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Santa Monica Breast Center

Patient Education: Genetic Testing

What is genetic testing and how does it relate to me?

Understanding your genetic predisposition to breast cancer can help you and your healthcare provider make more informed decisions about your health.

Whether or not you have already been diagnosed with breast cancer, this test might have important implications for you. Women who carry a BRCA mutation and know about it can start cancer screening at an earlier age, take risk-reducing medication, or elect to undergo preventive surgery.

Here’s what you need to know:

The test for the genetic mutation, called BRCA, is a simple blood test, but it’s not for everyone. It’s not always covered by insurance, so you should know whether you’re one of the 2 percent of women who have a family history that makes them more likely to have the BRCA mutation.

What family history may make a person more likely to have the BRCA gene mutation and therefore may want to consider undergoing BRCA testing:

  • For women who are not of Ashkenazi Jewish descent:
    • Two first-degree relatives (mother, daughter or sister) diagnosed with breast cancer, one of whom was diagnosed at age 50 or younger
    • Three or more first-degree or second-degree (grandmother or aunt) relatives diagnosed with breast cancer regardless of their age at diagnosis
    • A combination of first- and second-degree relatives diagnosed with breast cancer and ovarian cancer (one cancer type per person)
    • A first-degree relative with cancer diagnosed in both breasts (bilateral breast cancer)
    • A combination of two or more first- or second-degree relatives diagnosed with ovarian cancer regardless of age at diagnosis
    • A first- or second-degree relative diagnosed with both breast and ovarian cancer regardless of age at diagnosis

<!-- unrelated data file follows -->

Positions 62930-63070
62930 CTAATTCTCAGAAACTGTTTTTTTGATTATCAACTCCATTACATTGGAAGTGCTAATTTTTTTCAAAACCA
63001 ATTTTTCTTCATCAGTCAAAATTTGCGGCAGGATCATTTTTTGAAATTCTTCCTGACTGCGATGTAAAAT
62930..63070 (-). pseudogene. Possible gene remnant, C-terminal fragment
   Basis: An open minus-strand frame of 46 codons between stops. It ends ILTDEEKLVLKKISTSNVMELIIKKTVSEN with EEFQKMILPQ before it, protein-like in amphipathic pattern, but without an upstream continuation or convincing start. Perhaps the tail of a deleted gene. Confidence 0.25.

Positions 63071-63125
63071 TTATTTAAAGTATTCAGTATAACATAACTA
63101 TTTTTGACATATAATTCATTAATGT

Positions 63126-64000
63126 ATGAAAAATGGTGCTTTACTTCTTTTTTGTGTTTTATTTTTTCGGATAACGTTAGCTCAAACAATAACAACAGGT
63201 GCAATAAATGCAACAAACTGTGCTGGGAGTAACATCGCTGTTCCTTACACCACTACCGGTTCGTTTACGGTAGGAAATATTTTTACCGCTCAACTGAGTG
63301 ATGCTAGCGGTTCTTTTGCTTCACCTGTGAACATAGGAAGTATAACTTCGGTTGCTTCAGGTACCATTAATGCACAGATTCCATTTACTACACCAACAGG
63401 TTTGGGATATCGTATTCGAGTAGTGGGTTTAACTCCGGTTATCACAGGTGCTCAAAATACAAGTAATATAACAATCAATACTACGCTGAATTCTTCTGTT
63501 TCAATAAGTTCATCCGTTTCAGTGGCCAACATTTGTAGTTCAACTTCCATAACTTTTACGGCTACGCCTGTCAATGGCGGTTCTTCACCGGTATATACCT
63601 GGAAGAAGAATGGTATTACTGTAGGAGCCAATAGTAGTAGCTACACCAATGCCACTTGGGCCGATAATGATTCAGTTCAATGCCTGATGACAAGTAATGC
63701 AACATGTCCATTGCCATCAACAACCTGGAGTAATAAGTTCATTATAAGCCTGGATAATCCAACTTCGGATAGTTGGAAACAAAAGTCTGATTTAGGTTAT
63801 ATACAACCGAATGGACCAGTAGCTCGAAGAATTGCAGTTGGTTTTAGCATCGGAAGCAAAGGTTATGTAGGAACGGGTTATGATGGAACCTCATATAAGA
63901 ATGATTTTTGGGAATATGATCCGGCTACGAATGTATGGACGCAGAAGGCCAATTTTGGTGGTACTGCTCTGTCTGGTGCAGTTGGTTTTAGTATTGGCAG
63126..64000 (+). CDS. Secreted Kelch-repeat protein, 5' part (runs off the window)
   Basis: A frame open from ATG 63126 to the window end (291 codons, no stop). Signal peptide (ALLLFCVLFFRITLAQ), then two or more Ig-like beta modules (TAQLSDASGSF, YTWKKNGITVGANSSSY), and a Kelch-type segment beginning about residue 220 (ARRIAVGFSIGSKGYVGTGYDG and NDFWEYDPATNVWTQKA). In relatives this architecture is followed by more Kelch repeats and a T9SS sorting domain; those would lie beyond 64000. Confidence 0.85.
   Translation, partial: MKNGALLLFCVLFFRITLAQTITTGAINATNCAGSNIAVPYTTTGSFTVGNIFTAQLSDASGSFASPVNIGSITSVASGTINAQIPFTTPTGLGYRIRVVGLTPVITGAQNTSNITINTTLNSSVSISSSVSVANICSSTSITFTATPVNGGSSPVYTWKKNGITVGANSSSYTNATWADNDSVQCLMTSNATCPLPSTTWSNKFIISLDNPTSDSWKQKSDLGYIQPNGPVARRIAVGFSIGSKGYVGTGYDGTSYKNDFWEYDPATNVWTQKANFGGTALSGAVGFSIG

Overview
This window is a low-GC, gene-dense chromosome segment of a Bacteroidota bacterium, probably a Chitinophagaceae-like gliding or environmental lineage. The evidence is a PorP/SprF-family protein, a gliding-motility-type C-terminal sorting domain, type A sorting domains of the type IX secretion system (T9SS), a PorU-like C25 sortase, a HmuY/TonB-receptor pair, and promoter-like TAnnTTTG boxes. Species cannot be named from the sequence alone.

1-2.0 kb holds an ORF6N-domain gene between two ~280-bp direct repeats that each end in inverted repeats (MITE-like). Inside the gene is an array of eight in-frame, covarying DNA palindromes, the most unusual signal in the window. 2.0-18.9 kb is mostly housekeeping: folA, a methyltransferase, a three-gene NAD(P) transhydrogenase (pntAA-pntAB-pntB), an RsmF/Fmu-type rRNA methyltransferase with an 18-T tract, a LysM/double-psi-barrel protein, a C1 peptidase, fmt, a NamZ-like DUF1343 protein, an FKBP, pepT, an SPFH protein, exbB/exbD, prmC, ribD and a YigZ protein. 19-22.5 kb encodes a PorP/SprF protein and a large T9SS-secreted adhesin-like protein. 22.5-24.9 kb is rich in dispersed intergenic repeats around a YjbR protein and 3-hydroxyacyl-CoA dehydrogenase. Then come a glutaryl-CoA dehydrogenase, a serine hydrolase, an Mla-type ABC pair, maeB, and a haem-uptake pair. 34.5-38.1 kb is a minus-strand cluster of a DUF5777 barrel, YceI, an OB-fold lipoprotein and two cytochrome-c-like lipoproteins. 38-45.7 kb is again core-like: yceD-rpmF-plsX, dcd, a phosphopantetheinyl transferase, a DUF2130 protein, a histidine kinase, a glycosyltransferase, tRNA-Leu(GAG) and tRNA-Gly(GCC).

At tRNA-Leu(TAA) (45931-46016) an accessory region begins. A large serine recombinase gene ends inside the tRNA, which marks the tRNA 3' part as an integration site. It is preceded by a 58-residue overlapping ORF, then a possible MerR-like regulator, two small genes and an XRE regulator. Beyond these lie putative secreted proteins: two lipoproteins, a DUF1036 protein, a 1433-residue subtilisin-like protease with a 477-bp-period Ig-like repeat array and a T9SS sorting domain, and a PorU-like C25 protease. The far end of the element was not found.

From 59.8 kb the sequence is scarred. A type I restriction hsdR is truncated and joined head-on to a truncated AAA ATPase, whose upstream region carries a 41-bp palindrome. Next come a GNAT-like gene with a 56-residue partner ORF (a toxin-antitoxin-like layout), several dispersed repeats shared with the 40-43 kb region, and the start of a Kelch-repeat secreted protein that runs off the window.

• Breast cancer diagnosed in a male relative
  • For women of Ashkenazi Jewish descent:
    • Any first-degree relative diagnosed with breast or ovarian cancer
    • Two second-degree relatives on the same side of the family diagnosed with breast or ovarian cancer.

In all, between 0.125 and 0.25 percent of women will test positive for the BRCA mutation. These women have an increased risk of getting breast cancer and ovarian cancer.

If you do test positive for BRCA, you have different options.

  • Some women choose not to have surgery. Instead, they increase cancer surveillance with imaging tests. These include regular mammography and breast MRI to test for breast cancer, and regular pelvic sonograms and blood-tests to watch for ovarian cancer. It is important to note that increased screenings do not reduce risk, but potentially improves early detection of cancer should it occur.
  • Other options include medications to reduce cancer risk.

The decision to surgically remove your breasts to reduce the risk of developing breast cancer is a highly personal one. Detailed discussions with your surgical oncologist, plastic surgeon, and genetic counselors are important steps in considering whether and when a prophylactic mastectomy is right for you.

While studies have shown a significant risk reduction and likely survival benefit in women with a BRCA mutation who undergo preventive surgery, their risk does not drop to zero. There is still a low chance of developing breast cancer in the chest wall, and ovarian cancer in the pelvic cavity.

While the information presented here represents the medical tip of the iceberg, the hope is that it can begin the process of informing, educating and empowering both women and men about this kind of genetic mutation and cancer risk.

Please feel free to contact the UCLA Santa Monica Breast Center at (424) 259-8791 if you have additional questions.

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